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Go master defeated by Google software, mocked by silver spoon boy – China’s latest society and culture news

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summary of the top news in Chinese society and culture for May 23, 2017. Part of the daily SupChina news roundup "Does India have more people than China?"
1 month ago
Jiayun Feng

Ke Jie 柯洁 is a 19-year-old from Lishui in Zhejiang Province. He is also the world’s best player of the ancient Chinese board game Go (围棋 wéiqí), per an algorithmic ranking of historical performances by computer scientist Rémi Coulom. On May 22, Ke lost the first game of a three-part match this week against Google’s Go-playing machine, AlphaGo. Ke was defeated by a narrow margin of half a point. According to The Verge, the software “doesn’t appear to care about the margin of victory, instead choosing moves that it has determined are the most likely to lead to a win.”

AlphaGo first enjoyed the limelight when it trounced the Korean 18-time world champion Lee Sedol four games to one in March 2016, which makes it the first machine to beat a professional human Go player. Although Ke initially declined to have a one-on-one match against AlphaGo after its victory against Lee, the young player nevertheless boasted (in Chinese) on his Weibo account that “AlphaGo may defeat Lee, but it can’t beat me.” In a press conference after his first encounter with his machine rival, Ke explained his defeat by saying that “AlphaGo is improving too fast” and seemed “like a different player this year.”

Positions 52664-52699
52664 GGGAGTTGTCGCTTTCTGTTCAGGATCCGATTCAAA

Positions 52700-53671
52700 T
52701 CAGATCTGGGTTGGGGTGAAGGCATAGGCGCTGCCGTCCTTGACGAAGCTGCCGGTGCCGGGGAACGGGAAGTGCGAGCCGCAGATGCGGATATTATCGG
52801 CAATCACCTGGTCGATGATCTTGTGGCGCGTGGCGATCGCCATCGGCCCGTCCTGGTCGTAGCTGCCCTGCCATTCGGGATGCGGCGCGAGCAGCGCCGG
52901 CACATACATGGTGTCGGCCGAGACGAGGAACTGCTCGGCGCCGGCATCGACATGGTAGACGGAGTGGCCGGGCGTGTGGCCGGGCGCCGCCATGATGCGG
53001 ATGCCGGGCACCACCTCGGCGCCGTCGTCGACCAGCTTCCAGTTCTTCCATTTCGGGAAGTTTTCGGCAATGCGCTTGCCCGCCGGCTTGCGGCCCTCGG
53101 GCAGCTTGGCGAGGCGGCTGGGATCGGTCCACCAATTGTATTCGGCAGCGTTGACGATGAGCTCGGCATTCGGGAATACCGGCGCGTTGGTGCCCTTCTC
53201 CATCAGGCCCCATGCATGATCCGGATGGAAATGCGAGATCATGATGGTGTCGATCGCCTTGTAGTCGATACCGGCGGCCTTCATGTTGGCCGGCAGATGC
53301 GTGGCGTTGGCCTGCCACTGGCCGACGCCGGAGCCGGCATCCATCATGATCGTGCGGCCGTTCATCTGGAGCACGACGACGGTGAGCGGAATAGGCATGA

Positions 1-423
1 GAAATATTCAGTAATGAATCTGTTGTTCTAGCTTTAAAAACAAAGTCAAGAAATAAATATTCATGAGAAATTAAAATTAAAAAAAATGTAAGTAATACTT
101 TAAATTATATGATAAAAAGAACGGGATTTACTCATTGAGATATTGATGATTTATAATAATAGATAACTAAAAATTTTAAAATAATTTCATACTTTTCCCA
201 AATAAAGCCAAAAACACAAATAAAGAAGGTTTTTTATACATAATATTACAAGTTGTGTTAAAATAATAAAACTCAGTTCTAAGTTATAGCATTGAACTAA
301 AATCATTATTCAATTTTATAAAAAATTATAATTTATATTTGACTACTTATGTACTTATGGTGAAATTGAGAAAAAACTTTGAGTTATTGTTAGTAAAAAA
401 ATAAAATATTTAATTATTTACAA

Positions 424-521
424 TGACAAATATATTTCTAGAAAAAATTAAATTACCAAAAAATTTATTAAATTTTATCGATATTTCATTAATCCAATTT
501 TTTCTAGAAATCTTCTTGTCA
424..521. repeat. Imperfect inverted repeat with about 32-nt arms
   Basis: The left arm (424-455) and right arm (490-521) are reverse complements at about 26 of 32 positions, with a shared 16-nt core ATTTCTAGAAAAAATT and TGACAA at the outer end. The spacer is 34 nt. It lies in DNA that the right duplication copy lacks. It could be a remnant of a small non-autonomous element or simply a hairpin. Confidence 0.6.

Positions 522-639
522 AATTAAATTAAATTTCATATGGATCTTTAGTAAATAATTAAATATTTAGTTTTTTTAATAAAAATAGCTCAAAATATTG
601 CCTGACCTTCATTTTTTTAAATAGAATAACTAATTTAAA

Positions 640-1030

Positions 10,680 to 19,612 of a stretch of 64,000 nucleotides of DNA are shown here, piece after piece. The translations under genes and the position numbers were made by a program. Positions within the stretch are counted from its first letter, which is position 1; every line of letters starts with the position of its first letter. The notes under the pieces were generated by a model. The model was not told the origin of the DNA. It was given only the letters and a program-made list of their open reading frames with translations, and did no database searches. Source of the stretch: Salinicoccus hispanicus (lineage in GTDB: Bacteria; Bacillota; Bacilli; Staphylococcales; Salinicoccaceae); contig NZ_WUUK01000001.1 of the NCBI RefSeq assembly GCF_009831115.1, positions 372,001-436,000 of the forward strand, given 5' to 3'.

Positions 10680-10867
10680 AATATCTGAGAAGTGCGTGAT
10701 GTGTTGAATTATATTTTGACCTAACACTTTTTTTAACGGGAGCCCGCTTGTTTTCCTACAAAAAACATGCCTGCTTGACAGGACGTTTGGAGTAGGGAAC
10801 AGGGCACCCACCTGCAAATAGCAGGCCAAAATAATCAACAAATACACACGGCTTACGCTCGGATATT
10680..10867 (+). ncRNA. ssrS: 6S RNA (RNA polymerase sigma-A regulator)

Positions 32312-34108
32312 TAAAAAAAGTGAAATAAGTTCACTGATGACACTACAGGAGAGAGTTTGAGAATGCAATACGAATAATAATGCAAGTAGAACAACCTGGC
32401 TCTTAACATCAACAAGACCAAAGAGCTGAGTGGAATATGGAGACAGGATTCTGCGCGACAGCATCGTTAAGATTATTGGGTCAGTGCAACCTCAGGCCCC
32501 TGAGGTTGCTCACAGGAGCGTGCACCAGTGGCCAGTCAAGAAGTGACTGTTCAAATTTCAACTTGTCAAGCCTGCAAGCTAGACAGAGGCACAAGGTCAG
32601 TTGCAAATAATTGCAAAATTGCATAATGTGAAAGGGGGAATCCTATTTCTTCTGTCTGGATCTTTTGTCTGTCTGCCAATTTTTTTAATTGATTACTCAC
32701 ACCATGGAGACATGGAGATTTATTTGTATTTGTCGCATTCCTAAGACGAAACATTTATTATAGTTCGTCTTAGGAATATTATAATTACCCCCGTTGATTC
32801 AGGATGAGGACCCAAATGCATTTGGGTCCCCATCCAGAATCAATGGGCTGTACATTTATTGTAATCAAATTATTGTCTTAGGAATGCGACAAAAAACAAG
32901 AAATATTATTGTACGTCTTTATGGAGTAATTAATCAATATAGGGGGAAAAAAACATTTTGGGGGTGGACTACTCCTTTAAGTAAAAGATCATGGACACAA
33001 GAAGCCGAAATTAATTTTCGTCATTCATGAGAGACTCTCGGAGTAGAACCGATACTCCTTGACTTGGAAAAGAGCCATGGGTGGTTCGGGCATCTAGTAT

One reaction to Ke’s loss came from Wang Sicong 王思聪, son of billionaire Dalian Wanda Group founder Wang Jianlin 王健林, who wrote: “After your boasting when Lee lost to AlphaGo, where has your cockiness gone now?” The comment has since been deleted from Wang’s Weibo account, but has been widely copied (in Chinese) and roundly condemned by Chinese internet users. Wang’s antics are a regular subject of derision: In 2015, he posted photos of his dog wearing two gold Apple iWatches, enraging many commenters on social media.

The contest was held in Wuzhen, Zhejiang Province, as part of the Future of Go Summit co-sponsored by the Chinese Go Association and Google. The other two games will take place on May 25 and 27. But Chinese Go fans are unable to watch the tournament amid the long-lasting rift between the Chinese government and Google. Three journalists told Quartz that higher authorities had ordered them not to broadcast the match live or even mention Google’s name in their reporting of the event.


By Jiayun Feng
Jiayun is a Chinese native and was born in Shanghai, where she spent her first 20 years and earned a bachelor’s degree in journalism at Fudan University. Interested in writing for a global audience, she attended the NYU Graduate School of Journalism for its Global & Joint Program Studies, which allows her to pursue a journalistic career along with her interest in international relations. She has previously interned for Sixth Tone and Shanghai Daily.
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